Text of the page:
Why not include a range of fresh vegetables in your list of summer superfoods? Select garlic, and fresh herbs, which can be used to flavor the dishes you prepare. Other good choices are broccoli, Brussels sprouts, cauliflower, cabbage and bok choy (7). Treat yourself to a juicy slice of watermelon, another key superfood (8). Fat-free milk and yogurt are dairy products that are perfect superfoods for those warm summer days (9). Finally, sweet, tender and juicy pomegranates make a light, refreshing dessert or snack in the summer (10). Here’s a great recipe idea.

Mango Chutney

Mango Chutney

  • 1-1/2 cups cubed peeled ripe mango (about 1 medium)
  • 1/3 cup chopped yellow onion
  • 1/3 cup chopped red bell pepper
  • 1/3 cup golden raisins
  • 1/4 cup water
  • 3 tablespoons brown sugar
  • 2 tablespoons fresh lime juice

  • 2 teaspoons diced jalapeño pepper
  • 1 teaspoon white vinegar
  • 1 teaspoon balsamic vinegar
  • 1/4 teaspoon ground ginger
  • 1/8 teaspoon salt
  • 1/8 teaspoon black pepper
  • 1 garlic clove, minced

Combine all ingredients in a medium saucepan. Cook over medium heat for 30 minutes or until thick, stirring occasionally. Remove from heat; mash with a potato masher until desired consistency. Cool completely. Store chutney in an airtight container in the refrigerator up to 2 days. (11)

Seasonal Superfoods for Autumn

Autumn is the season that moderates the heat of summer. There’s a crispness in the air that’s full of promise.as we transition into the cold of winter. Days begin to grow shorter and deciduous trees shed their leaves (12). Seasonal superfoods include carrots, grapes, apples, sage and green beans (13). Parsnips and pears also are good choices for autumn meals (14).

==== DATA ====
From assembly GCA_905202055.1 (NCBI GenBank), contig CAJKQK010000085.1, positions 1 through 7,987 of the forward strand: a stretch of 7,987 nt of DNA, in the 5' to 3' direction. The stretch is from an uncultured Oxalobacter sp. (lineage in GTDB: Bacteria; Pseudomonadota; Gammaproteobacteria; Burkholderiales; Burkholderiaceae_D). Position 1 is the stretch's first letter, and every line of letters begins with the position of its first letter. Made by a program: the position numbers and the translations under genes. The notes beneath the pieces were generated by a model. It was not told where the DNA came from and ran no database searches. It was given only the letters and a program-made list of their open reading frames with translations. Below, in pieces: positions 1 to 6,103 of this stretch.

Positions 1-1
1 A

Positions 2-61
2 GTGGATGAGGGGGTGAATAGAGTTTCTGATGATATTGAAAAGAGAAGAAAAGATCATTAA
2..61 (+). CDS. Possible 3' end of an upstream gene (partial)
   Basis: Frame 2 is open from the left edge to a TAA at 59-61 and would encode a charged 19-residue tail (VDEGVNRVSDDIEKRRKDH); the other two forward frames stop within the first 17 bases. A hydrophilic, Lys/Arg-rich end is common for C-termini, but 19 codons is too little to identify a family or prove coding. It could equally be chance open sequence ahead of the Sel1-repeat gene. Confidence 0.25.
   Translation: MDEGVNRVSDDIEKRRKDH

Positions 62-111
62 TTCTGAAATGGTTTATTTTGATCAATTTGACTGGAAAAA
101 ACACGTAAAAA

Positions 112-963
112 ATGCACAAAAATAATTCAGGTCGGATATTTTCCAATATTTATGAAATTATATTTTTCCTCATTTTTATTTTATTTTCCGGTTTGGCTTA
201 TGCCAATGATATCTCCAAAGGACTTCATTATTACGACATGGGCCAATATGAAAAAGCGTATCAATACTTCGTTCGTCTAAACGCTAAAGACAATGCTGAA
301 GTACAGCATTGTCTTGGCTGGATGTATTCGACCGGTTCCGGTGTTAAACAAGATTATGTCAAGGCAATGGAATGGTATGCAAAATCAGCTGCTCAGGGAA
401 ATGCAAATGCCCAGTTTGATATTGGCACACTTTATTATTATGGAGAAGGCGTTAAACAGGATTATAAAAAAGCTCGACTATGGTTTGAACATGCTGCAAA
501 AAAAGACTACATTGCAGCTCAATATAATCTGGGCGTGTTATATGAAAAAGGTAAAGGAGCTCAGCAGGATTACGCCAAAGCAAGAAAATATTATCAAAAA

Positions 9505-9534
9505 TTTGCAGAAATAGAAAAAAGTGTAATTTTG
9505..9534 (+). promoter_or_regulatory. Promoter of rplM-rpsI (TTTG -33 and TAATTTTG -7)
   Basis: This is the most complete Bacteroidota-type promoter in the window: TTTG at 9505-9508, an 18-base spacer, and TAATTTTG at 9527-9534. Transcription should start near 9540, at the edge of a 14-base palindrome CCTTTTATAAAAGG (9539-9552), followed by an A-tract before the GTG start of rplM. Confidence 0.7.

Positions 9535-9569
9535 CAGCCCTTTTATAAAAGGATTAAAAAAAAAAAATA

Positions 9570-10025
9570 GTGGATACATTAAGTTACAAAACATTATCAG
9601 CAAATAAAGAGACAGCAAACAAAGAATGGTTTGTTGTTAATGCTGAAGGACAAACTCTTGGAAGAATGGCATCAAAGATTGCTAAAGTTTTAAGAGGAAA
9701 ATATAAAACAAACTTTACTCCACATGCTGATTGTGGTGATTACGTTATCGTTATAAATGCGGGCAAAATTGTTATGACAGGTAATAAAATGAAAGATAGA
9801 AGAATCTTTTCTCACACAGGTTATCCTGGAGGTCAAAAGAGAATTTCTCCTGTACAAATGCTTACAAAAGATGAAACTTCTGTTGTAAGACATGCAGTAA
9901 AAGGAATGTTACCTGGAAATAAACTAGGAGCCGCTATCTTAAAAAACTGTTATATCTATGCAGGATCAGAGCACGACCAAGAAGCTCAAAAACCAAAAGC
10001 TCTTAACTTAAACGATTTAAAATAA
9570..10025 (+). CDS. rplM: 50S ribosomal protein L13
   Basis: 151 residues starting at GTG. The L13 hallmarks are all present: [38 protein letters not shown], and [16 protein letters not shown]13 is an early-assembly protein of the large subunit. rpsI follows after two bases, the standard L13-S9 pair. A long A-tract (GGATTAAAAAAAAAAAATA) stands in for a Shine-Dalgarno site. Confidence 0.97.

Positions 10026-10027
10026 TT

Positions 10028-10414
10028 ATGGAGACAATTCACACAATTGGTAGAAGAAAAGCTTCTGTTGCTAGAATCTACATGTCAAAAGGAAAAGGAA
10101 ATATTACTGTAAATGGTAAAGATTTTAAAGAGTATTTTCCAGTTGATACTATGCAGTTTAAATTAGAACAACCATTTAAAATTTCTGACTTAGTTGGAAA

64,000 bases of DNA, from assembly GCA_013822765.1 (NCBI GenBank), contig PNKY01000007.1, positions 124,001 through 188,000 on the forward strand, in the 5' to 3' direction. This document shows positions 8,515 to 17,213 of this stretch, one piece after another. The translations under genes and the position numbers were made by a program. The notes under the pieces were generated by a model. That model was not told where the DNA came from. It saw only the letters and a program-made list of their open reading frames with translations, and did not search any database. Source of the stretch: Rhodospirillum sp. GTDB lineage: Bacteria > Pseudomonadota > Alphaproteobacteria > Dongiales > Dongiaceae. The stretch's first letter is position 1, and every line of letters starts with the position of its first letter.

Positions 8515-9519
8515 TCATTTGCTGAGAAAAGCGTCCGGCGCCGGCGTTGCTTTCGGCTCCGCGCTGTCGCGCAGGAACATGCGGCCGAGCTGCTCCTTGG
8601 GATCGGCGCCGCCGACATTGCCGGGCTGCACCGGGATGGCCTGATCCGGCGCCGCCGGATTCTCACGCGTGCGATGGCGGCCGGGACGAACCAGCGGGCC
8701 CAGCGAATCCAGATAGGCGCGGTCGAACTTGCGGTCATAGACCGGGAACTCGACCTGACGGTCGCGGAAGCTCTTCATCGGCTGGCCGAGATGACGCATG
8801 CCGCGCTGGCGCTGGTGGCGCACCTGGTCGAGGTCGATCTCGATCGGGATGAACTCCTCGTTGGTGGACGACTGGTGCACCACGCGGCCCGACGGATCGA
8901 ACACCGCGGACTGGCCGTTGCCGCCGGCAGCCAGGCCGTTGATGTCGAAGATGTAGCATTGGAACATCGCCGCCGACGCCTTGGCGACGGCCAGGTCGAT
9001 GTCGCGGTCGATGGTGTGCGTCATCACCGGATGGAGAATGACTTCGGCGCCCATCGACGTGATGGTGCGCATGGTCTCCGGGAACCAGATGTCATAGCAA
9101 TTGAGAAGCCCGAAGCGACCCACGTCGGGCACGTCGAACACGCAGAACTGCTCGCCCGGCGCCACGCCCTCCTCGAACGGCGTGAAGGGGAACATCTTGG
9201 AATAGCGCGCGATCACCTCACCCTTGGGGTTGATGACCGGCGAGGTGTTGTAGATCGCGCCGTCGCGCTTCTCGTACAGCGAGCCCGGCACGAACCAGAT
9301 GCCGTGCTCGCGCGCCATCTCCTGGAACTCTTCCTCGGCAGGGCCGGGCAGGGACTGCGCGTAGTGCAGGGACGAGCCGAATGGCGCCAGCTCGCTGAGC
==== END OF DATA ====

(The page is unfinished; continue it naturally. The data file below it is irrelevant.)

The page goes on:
More Autumn Superfoods

Along with the bracing weather of autumn comes a plethora of cool-weather superfood choices like beet greens, Brussels sprouts, chard, leeks and rutabaga (15). These delicious foods lend plenty of flavor and nutrition to our autumn meals. Here’s a great recipe to try.

Warm Whole-Grain Salad With Fennel, Arugula, Prosciutto, and Pecorino

salad

  • 1-1/2 cups rye berries, wheat berries, spelt grains, or farro grains
  • Kosher salt and freshly ground black pepper
  • 1 medium bulb fennel, trimmed and cut into quarters
  • 4 tablespoons extra-virgin olive oil, divided
  • 1 small bunch arugula, cut into thick ribbons (about 3 cups)

  • 2 tablespoons pitted chopped olives
  • 1-1/2 ounces prosciutto, excess fat removed, sliced into thin ribbons (about 1/4 cup)
  • 1-1/2 ounces pecorino or parmesan cheese, shaved into thin slices with a vegetable peeler (about 1/4 cup)
  • 4 teaspoons juice and 1/2 teaspoon zest from 1 lemon
  • 2 teaspoons whole grain or dijon mustard

Adjust oven rack to middle position and preheat oven to 375°F. Place grain in a medium saucepan, cover with water by 2 inches, and season heavily with salt. Bring to a boil, reduce to a simmer, and cook until grain is tender, 30 to 40 minutes. Set a fine mesh strainer over a bowl and drain grain. Cover the strainer with a lid to keep grain warm. While grain cooks, roast the fennel. Toss fennel quarters with 1 tablespoon olive oil and season with salt and pepper. Place on a small rimmed baking sheet and roast, turning once, until fennel is tender and golden-brown, about 30 minutes. Remove fennel from oven and let cool slightly before removing core from each quarter and slicing into thin slices. Transfer grain to a mixing bowl and add chopped fennel, sliced arugula, olives and half of the prosciutto and cheese. In a small bowl, combine remaining olive oil, lemon juice and zest, and mustard and whisk until smooth. Pour dressing over grain mixture and toss gently to combine. Season to taste with salt and pepper. Transfer salad to a serving platter and scatter with remaining prosciutto and cheese. Serve immediately (16).